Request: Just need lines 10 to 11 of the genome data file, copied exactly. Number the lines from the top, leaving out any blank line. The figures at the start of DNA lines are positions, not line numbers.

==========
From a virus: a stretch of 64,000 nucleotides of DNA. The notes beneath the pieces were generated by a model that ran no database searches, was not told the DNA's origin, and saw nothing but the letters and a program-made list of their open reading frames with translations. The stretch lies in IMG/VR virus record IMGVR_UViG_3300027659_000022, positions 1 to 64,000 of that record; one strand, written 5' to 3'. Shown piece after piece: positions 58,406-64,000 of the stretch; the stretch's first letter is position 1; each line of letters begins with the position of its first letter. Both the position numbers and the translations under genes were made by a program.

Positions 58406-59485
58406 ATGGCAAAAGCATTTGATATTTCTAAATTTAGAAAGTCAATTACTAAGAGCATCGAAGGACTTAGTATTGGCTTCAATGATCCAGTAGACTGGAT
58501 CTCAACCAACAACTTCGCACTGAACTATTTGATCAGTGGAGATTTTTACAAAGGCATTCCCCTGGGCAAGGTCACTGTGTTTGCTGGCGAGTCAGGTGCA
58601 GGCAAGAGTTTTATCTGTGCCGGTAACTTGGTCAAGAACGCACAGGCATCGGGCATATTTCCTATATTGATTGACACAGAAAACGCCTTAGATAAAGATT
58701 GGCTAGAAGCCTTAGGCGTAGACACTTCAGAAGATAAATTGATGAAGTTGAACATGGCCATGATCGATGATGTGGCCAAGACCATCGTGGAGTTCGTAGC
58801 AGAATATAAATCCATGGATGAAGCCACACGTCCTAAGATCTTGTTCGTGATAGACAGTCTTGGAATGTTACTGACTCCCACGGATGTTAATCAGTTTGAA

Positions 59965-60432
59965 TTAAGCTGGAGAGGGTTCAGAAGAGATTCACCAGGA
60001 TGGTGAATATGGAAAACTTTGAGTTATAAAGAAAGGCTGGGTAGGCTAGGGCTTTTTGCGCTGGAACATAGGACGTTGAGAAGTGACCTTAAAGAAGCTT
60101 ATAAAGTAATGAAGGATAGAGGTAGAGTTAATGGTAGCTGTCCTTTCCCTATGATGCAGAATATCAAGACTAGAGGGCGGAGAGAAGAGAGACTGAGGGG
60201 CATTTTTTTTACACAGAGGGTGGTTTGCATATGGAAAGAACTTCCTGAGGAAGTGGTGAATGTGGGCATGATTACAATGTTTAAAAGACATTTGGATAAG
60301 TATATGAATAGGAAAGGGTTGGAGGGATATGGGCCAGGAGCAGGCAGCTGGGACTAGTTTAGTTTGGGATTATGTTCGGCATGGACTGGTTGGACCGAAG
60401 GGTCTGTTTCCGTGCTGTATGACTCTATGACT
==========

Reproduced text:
60001 TGGTGAATATGGAAAACTTTGAGTTATAAAGAAAGGCTGGGTAGGCTAGGGCTTTTTGCGCTGGAACATAGGACGTTGAGAAGTGACCTTAAAGAAGCTT
60101 ATAAAGTAATGAAGGATAGAGGTAGAGTTAATGGTAGCTGTCCTTTCCCTATGATGCAGAATATCAAGACTAGAGGGCGGAGAGAAGAGAGACTGAGGGG